The Rimac Nevera has 1,914 horsepower; the Tesla Model S Plaid has 1,020 HP. The Nevera weighs 4,739 pounds, and despite the fact the Model S has two more doors, it weighs 4,766 pounds. They’re both just about the quickest production cars in the world, but one is faster. Can you guess which?
Yeah, it turns out having nearly double the horsepower helps in a quarter-mile drag race, though the advantage it gives the Nevera is interesting to consider. The YouTube channel DragTimes ran the pair against each other three times at California’s Famoso Dragstrip. The $2.4 million Nevera beat the $130,000 Model S Plaid on each occasion, with the Rimac’s times averaging between six- and seven-tenths of a second faster.
In the first race, the Rimac crossed the line in 8.655 seconds at 166.66 MPH, to the Tesla’s 9.272 seconds at 152.68 MPH. The numbers never strayed far from there. In Race 2, the Nevera hit 8.641 seconds/166.44 MPH versus 9.312 seconds/151.34 MPH for the Model S. In Race 3, it was 8.615 seconds/166.39 MPH Rimac, 9.294 seconds/151.75 MPH Tesla.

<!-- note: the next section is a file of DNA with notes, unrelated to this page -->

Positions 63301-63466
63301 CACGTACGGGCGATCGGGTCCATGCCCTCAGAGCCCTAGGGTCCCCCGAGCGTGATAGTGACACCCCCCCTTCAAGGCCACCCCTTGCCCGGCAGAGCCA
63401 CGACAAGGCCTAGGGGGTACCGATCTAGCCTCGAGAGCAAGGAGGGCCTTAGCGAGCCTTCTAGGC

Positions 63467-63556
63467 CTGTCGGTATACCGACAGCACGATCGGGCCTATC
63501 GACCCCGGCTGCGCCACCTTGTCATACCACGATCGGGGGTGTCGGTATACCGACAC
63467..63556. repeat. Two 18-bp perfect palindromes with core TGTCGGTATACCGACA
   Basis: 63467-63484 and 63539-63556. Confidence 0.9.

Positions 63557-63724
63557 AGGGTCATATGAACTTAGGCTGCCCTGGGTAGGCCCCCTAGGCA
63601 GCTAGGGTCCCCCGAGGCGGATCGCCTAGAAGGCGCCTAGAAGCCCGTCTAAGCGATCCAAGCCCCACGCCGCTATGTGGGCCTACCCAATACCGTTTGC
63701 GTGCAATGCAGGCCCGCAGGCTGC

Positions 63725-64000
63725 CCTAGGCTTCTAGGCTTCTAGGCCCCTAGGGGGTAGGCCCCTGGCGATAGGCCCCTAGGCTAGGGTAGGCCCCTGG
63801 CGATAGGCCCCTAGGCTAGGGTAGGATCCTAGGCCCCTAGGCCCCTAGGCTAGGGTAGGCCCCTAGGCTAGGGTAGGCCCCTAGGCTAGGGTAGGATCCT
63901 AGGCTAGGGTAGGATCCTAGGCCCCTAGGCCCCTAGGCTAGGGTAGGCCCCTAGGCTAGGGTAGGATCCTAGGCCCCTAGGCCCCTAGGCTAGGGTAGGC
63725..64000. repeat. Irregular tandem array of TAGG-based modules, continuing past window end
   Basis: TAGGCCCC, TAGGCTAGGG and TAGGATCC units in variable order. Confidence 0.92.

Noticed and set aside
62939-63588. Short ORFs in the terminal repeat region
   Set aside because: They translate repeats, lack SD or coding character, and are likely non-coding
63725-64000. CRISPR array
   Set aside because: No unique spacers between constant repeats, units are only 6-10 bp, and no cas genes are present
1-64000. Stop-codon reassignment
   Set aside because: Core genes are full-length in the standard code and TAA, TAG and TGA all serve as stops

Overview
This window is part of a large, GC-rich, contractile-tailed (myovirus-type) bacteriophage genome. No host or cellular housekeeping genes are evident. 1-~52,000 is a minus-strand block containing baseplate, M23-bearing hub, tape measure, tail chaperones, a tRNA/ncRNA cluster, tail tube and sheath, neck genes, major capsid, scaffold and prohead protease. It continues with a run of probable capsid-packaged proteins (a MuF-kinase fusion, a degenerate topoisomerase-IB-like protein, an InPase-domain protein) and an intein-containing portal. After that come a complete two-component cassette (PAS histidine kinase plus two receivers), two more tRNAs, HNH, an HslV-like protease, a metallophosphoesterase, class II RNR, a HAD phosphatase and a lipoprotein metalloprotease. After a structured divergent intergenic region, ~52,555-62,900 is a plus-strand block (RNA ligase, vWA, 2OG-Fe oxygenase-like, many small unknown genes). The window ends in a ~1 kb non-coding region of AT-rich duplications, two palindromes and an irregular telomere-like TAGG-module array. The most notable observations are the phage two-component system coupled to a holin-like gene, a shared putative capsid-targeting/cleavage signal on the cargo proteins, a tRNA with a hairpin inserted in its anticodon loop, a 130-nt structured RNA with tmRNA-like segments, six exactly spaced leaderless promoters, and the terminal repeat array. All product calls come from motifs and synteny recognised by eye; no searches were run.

Watching the video, both cars start evenly but the Nevera pulls early, and just keeps widening that gap indefinitely until it crosses the line. By the eighth-mile mark, the Rimac was already going about 10 MPH faster than the Model S Plaid during its best run, beating the Tesla to halfway by roughly four tenths.
It makes the Plaid look slow, somehow. These cars are so fast to 60 MPH — Rimac quotes a time of 1.97 seconds for the Nevera — that variability in reaction time can make a huge difference in the overall result, and the drivers say as much. That could explain why the Rimac seems to go a hair faster with every trial as the driver gets acclimated to the car.
So yes, the Nevera is everything Rimac claims it to be, at least in a straight line. That said, this race is a fun reminder of the law of diminishing returns as horsepower relates to real-world performance, and I don’t suspect Plaid owners will want for more go.